"Suicide Prices" & the Coming Crisis at Big Law Firms

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Oct. 12 (Bloomberg Law) -- An increasing number of major law firms are quoting "suicide prices" just to get business that will keep their lawyers occupied, even though the firms can't make money on the work, according to law firm consultant Bruce MacEwen.

Those firms may be training clients, like department stores have done with their customers, only to buy when prices are discounted, which could lead to more major firms going out of See more +

Oct. 12 (Bloomberg Law) -- An increasing number of major law firms are quoting "suicide prices" just to get business that will keep their lawyers occupied, even though the firms can't make money on the work, according to law firm consultant Bruce MacEwen.

Those firms may be training clients, like department stores have done with their customers, only to buy when prices are discounted, which could lead to more major firms going out of business, says MacEwen, who writes at Adam Smith, Esq. (http://www.adamsmithesq.com)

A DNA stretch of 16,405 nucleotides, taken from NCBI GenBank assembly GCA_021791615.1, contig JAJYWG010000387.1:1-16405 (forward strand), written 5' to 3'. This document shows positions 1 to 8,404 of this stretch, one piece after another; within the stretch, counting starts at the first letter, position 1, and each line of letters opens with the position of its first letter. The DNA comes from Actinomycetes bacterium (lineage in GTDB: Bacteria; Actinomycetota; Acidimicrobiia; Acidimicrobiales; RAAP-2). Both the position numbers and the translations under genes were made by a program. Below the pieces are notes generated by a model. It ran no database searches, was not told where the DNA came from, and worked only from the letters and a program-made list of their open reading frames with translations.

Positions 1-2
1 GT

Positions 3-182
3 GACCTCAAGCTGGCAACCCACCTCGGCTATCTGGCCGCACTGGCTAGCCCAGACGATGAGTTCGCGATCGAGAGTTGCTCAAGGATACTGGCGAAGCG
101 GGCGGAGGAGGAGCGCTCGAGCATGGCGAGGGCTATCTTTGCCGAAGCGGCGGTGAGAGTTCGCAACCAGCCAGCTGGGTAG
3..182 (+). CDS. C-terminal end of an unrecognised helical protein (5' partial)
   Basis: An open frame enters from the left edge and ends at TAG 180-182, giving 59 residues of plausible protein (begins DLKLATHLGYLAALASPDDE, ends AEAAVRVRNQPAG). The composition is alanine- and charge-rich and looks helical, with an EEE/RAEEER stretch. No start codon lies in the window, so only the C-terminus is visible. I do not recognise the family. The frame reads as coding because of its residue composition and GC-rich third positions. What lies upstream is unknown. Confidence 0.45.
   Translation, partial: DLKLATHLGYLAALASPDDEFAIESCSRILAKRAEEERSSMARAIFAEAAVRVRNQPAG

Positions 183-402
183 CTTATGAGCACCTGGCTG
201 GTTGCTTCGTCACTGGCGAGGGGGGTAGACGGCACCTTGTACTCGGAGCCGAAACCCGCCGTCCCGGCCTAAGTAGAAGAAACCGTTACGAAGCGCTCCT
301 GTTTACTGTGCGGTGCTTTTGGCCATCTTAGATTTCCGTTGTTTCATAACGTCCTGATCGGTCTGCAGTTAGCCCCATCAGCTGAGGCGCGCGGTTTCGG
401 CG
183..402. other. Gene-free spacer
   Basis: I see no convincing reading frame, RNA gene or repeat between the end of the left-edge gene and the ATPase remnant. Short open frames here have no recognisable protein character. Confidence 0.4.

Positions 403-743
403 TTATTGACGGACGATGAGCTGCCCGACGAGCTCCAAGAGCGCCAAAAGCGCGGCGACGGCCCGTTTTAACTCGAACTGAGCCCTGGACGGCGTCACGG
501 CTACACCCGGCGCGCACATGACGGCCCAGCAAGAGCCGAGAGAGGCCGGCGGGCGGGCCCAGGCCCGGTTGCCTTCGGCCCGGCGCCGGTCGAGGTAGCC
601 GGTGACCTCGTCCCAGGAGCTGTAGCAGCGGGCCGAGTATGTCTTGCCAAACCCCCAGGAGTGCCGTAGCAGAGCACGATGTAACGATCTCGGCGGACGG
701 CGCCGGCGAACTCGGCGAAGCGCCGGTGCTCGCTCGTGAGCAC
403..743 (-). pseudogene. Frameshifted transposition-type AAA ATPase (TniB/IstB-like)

There are simply too many partners and associates at many firms. Adding to the firms' economic challenges, the revenues of legal process outsourcers (LPOs) are expected to grow 85 percent in the next few years. The result is more attorney layoffs are likely ahead, he says.

Big firms have "avoided the really difficult, awkward conversations" about trimming partner ranks. But "that day is coming, because that's where the money is," he says.

"Most partners actually don't understand the firm's business. It's not their job. They want to serve their clients. That's why they made partner. But it presents a tremendous challenge to managing partners" in a time of economic challenges, MacEwen says.

Twenty-five years ago, average partner pay at the AmLaw 100 law firms was 11 times higher than that of the average American worker. Today it is 23 times higher. "You cannot grow that tree to the sky forever," says MacEwen.

"Some firms get it completely; other firms just are hoping they can hold their breath and it will be 2006 again."

MacEwen talks with Bloomberg Law's Lee Pacchia. See less -

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